Website Tinkerings: Cold Climate Gardening in Transition

– Posted in: About this site

I am still trying to make my peace with the idea that I enjoy messing around with the computer almost as much as (okay, sometimes even more than) I enjoy gardening. The fact of the matter is, I was a bookworm as a child, and physical activity still does not come naturally to me. Sitting in a chair and using my brain is a habit of much longer standing. Still, it seems almost criminal to spend such a nice day inside, what with all those weeds out there. Hard to reconcile myself to the idea that they are both equally valid hobbies, and the most important thing is to keep them in balance with my responsibilities.

Among the many things I like to do with the computer is tinker with this website and get it to perform better and look better. I’ve been working for a while now on getting the content from the old site moved over here. You can check out what I’ve moved over so far by clicking on the various items in the Menu part of the sidebar. This was formerly titled “Work in Progress,” which it still is, but I thought it would be less confusing to label it by its function instead of its current status. I also rearranged the various sections of the sidebar, and I’ve adjusted the “Garden Blog” section, which I’ve renamed “For Your Reading Pleasure,” to show links to ten garden blogs, chosen at random. The list was just getting too long for a sidebar, and it was easy to let your eyes just glaze over when faced with so many choices. With only ten choices, you might actually notice one you hadn’t heard of and be motivated to check it out. My full list is still available as the Garden Blog Directory from the menu in the sidebar. I’m gradually fleshing this directory out, with the help of a complete stranger who added some additional functions to WordPress for me in his Link Library plugin. This plugin has allowed me to display the links in various categories in a manner similar to how I had them at the old website. I am actually using a beta version of the plugin that incorporates even more features.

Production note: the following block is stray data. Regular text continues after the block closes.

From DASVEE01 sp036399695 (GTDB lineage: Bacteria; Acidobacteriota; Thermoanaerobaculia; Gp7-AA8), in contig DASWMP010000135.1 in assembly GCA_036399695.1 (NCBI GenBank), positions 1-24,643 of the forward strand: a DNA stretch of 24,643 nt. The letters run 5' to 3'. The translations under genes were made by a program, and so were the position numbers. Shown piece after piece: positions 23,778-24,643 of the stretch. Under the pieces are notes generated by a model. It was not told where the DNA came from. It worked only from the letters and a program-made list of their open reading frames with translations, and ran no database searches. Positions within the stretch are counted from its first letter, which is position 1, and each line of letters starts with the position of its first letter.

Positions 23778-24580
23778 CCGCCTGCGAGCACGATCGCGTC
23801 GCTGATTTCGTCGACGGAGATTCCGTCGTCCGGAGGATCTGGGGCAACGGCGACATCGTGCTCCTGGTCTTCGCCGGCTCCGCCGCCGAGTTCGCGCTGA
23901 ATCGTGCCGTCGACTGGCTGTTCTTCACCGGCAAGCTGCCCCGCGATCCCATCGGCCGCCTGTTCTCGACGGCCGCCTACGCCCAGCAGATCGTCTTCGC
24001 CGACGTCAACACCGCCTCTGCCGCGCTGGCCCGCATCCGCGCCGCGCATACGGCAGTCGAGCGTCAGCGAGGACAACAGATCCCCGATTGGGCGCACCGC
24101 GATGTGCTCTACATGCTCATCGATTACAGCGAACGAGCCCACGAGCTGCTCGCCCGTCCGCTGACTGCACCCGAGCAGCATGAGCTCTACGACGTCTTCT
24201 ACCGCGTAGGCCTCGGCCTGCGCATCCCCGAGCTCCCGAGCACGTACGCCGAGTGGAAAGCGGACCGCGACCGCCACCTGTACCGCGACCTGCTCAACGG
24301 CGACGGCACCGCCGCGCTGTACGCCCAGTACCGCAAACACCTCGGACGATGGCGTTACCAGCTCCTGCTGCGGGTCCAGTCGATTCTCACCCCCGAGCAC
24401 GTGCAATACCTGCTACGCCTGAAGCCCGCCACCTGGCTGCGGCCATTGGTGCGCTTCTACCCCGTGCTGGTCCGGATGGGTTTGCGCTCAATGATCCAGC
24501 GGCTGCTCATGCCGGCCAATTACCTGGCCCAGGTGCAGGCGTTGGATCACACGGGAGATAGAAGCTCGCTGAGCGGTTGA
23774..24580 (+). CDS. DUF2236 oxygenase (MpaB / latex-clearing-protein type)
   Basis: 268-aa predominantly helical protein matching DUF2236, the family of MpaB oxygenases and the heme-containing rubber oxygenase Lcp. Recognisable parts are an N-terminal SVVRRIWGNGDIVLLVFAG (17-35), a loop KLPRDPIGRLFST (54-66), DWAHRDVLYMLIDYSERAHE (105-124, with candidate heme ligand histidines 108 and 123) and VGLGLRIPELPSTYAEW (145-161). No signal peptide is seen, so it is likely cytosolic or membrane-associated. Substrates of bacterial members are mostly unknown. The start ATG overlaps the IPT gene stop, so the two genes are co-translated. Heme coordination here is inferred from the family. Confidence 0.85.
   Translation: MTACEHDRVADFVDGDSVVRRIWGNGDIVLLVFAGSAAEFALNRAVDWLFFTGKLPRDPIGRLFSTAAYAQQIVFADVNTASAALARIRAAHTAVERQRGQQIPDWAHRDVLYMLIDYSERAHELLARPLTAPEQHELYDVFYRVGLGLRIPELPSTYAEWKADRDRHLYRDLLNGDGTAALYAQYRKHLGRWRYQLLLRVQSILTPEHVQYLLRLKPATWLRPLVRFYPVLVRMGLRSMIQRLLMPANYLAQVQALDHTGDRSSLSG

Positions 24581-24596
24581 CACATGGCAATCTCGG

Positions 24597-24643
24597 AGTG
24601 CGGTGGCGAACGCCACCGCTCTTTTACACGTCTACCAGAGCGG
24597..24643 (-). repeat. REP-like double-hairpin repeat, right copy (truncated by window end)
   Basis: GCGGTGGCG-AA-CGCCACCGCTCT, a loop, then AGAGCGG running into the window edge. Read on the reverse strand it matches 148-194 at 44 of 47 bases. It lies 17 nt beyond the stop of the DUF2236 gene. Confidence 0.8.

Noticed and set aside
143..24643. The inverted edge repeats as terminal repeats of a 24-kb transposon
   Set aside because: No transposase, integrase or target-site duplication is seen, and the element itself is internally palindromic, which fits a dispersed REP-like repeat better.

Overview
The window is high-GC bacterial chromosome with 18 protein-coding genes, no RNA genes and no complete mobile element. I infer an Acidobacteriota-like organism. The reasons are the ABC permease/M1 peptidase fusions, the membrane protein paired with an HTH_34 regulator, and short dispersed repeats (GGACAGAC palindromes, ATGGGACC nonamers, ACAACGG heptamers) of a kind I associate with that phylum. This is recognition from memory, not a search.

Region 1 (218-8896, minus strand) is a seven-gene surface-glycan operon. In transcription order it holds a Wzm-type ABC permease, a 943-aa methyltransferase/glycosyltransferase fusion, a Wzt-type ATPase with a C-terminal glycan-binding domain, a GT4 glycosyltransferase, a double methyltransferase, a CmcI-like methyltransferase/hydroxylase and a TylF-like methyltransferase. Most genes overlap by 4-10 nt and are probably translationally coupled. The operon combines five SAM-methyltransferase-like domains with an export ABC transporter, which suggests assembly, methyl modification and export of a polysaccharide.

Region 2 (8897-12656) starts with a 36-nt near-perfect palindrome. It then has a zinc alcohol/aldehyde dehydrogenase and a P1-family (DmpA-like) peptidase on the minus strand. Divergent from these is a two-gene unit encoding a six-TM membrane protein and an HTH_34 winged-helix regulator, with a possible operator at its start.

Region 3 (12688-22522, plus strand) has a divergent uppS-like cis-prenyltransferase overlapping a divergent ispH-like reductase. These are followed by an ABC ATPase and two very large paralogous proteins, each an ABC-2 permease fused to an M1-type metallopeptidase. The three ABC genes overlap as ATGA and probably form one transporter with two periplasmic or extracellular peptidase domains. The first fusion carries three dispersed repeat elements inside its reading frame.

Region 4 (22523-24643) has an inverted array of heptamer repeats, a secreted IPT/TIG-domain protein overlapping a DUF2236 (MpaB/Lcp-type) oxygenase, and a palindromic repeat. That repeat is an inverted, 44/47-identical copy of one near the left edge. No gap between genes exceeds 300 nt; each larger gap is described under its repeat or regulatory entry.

If you check out some of the items in the menu, you might find things that look funny, or even broken. I’m learning as I go, and I often have to depend on the kindness of strangers to help me out. If you find broken links, please let me know about it, and please excuse the rest of the mess. Now, back to what I was supposed to be doing . . .

About the Author

Kathy Purdy is a colchicum evangelist, converting unsuspecting gardeners into colchicophiles. She would be delighted to speak to your group about colchicums or other gardening topics. Kathy’s been writing since 4th grade, gardening since high school, and blogging since 2002.

In its own way, frost may be one of the most beautiful things to happen in your garden all year . . . Don’t miss it. Like all true beauty, it is fleeting. It will grace your garden for but a short while this morning. . . . For this moment, embrace frost as the beautiful gift that it is.

~Philip Harnden in A Gardener’s Guide to Frost: Outwit the Weather and Extend the Spring and Fall Seasons

Comments on this entry are closed.

Claire June 20, 2005, 7:34 pm

I have to admit that I love to “tinker” around with my computer also. My three main pass times these days are gardening, genealogy and playing with my computer…..How very sad I am!

Alice Nelson June 20, 2005, 4:02 pm

Right now I don’t have time to switch to anything else, except my company books that are far behind due to a fmaily reunion, a daughter visiting from Nebraska, and weather. So this weather that is too hot to work in is a good chance to catch up, except that includes catching up with hosework, too. Since I am relatively unversed in computer, the most I can do is email, etc. Our weather patterns here in Michigan’s U.P. are controlled a lot by wind patterns. If the wind is SW, we get the heat off the plains; if N – NW it is off Lake Superior, which is cool. We are 15 miles from the lake, but never go to Marquette without a jacket. At the same time, because they are warmer in the winter because of the lake, they are a zone 5, while we are 4. South of us, farther from the lake it is Zone 3. Makes it fun to plan gardens for others. It can get to 100 here, and we have had -30 in the winter.
What is worse, is if we have a warm up sometime during late winter and then a sudden drop, it can do devastating things to trees and shrubs.
We usually have plenty of snow cover (up to 4 feet) so we don’t have to worry about things under the snow. Makes life interesting.

Judy Miller June 20, 2005, 3:41 pm

Switching from one creative pursuit to another allows the brain/spirit to rest & regroup, making both better and keeping you sane in the process. Joanie Mitchell refers to this as crop rotation and I agree. Don’t apologize! (Potter/farmer/weaver/nurserywoman/soapmaker/webdesigner/printmaker/cook. . .)